Recap: AI & Robotics Live Community Event

29 May 2024
Author: HSD Foundation

When you think of AI and robotics, you might imagine robots from movies like the Terminator, or practical devices like smart vacuum cleaners and automatic lawnmowers. The concept of a flying robotic insect, similar to a hornet and equipped with a camera, captures the imagination, but is it practical and desirable?


On Tuesday 28 May, the AI & Robotics Community event took place. An inspiring event organised by Impact Coalitie Safety & Security to educate people from police and municipalities on the impact of AI and robotics in the safety domain.


Maarten Sukel, Francesco Ragazzi, Judith van Dijk, and Paul Otte took the audience through AI and Robotics debates and innovations, showing them how these developments are not only changing the daily routines but also how people work, learn and communicate. While advances in AI and robotics offer impressive new opportunities, they also raise important ethical and societal questions, such as the impact on employment and privacy. This highlights the need for responsible and transparent use of these pioneering technologies.


Maarten Sukel, the author of the book ‘The AI Revolution’, offered a comprehensive overview of what AI is and how it can be used. He questions whether the use of AI is always necessary, as in detecting rubbish on the street with a camera - something we can also see for ourselves. He stresses that machine learning should be approached carefully, similar to cooking: the ingredients you use are crucial to the result. He also warns of new forms of fraud, such as fake phone calls using generative AI, which could become the successor to WhatsApp fraud.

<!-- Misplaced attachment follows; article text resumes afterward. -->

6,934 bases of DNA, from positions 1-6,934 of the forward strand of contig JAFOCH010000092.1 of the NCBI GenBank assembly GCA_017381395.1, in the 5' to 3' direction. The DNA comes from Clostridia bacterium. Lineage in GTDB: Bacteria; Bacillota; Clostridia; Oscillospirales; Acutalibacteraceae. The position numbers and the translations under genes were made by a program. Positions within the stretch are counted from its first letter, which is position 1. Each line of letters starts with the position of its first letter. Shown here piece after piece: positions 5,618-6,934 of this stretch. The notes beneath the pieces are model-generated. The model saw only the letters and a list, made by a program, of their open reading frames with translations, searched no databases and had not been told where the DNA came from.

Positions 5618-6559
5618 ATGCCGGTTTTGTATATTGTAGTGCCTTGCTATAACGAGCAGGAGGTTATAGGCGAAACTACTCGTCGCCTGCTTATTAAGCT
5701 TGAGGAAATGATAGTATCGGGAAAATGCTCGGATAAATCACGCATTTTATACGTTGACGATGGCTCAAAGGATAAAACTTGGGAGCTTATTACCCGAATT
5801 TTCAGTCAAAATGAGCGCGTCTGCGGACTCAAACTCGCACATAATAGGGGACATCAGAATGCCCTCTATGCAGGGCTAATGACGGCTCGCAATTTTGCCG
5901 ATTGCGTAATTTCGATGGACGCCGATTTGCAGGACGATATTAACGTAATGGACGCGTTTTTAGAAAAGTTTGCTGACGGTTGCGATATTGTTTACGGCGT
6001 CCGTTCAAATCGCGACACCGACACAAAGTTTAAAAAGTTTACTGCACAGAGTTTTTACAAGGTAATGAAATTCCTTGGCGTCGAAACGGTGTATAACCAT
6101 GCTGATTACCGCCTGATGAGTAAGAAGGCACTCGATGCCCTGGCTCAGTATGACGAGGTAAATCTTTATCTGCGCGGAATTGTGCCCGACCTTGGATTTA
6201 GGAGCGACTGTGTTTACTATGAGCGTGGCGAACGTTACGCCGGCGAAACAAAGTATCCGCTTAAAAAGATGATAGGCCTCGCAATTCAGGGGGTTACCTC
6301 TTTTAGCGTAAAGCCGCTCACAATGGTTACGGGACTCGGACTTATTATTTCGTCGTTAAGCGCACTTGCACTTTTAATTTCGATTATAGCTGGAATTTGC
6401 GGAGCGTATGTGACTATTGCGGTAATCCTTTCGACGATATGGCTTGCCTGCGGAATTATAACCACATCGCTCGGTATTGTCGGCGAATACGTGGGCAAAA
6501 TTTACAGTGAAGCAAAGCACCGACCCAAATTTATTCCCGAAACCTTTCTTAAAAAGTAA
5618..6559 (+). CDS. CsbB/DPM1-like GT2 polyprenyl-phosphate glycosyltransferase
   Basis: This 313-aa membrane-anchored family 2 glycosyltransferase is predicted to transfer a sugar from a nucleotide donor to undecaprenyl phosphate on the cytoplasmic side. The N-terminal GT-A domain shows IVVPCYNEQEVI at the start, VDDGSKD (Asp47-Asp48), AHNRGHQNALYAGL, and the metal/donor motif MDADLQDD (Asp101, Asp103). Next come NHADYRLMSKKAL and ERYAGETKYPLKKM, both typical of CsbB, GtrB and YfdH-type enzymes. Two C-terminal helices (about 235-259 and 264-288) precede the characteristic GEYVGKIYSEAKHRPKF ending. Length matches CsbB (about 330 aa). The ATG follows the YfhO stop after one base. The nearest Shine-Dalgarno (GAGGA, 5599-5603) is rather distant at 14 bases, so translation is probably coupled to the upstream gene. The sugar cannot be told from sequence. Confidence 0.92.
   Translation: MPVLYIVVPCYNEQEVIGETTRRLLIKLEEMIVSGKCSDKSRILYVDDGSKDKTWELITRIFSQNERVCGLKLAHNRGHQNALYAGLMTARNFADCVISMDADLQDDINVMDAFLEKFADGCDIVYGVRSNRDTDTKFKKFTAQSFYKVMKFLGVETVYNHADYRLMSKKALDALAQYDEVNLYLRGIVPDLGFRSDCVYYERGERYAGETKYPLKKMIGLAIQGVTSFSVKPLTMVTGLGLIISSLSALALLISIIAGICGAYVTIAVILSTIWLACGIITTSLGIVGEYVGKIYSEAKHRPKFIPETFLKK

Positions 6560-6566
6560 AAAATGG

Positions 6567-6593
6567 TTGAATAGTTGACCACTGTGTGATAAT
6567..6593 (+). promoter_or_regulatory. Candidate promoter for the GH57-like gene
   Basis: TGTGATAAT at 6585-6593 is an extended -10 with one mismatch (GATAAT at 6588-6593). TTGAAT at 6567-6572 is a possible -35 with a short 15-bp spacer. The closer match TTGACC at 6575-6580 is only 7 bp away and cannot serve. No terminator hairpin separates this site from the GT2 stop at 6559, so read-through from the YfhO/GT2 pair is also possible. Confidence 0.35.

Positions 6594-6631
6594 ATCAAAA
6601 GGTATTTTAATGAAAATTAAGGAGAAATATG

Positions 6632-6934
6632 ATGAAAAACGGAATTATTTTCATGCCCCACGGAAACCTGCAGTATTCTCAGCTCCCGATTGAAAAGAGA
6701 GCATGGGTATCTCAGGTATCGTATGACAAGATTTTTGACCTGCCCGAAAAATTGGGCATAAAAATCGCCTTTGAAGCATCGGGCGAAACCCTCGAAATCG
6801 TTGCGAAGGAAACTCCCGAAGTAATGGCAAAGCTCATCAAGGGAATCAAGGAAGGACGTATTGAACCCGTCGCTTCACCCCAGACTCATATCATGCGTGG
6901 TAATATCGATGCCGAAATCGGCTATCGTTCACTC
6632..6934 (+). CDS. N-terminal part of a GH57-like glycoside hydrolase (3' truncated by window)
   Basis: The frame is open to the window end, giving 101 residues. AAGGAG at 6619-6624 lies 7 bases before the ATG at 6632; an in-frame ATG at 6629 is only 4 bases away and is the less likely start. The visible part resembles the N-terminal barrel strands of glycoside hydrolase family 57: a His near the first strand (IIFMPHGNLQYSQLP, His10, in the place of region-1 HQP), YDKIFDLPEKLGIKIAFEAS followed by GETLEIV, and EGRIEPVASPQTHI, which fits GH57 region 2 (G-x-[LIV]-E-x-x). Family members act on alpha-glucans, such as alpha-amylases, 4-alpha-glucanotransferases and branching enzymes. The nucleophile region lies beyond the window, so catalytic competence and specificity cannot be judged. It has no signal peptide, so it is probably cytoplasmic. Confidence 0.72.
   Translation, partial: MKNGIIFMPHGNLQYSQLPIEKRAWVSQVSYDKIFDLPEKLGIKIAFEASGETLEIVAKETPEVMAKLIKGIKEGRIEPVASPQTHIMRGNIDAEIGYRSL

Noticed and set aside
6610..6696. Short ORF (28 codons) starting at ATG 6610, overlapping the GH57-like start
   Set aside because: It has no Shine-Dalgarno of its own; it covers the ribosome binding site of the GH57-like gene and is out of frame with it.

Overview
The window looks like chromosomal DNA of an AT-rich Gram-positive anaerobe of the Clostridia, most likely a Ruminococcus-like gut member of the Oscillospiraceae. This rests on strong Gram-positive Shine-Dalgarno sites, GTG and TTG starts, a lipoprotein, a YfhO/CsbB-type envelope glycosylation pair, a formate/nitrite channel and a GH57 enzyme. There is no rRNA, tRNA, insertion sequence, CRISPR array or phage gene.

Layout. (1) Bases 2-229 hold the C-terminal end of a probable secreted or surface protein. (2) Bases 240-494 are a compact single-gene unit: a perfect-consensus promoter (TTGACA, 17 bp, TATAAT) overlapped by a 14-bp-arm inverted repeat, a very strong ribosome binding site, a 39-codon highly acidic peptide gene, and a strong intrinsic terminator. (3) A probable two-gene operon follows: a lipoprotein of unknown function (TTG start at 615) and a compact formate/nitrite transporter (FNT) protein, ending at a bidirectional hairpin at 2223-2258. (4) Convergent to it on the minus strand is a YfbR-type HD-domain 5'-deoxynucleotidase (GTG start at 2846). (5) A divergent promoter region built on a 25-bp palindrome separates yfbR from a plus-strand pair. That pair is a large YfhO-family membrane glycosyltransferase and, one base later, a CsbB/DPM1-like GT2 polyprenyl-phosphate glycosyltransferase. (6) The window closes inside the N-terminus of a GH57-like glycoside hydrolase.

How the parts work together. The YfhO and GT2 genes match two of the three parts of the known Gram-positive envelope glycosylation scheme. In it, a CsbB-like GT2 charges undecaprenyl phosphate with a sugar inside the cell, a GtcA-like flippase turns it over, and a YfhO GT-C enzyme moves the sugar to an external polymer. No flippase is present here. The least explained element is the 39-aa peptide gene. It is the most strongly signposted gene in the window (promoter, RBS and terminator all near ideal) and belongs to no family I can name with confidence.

Francesco Ragazzi of Leiden University indicated that the public debate often misses some crucial points about AI; predictive policing transforms police work and thus the organisation itself; video summarisation can recognise movements by patterns, but lacks the context of individual actors; more and more AI applications are outsourced, leading to less insight into the trade-offs and underlying data of the models; and finally, using AI consumes a lot of energy, while the world demands more sustainable lifestyles


Judith van Dijk explained that TNO is currently working on making robots more autonomous. They do this by giving the robot a ‘backpack’ with various sensors. Furthermore, the robot can signal the control centre when it encounters a door, for example. A human can then remotely control, for example, the arm of the robot to open the door. But remember, unmanned systems do not necessarily mean work for fewer people!


Paul Otte and his colleagues from the Dutch police robotics lab introduced people to Robot Dog Spot, but also to the camera that can recognise holding and calling a mobile phone in the car and is now being used in other European countries, to developments to explore unfamiliar spaces where a robot can not only relay images, but also detect toxic air, and innovations in the field of explosives recognition and dismantling by robots.


Impact Coalition Safety & Security (ICSS)

The event was organised by the Impact Coalition Safety & Security: a collaboration between municipalities, police, knowledge institutions, companies, VNG and HSD Office. Want to know more about ICSS, this meeting, or other ICSS activities? Visit: Veilige Smart Cities


Schermafbeelding 2024 05 29 om 13.32.58


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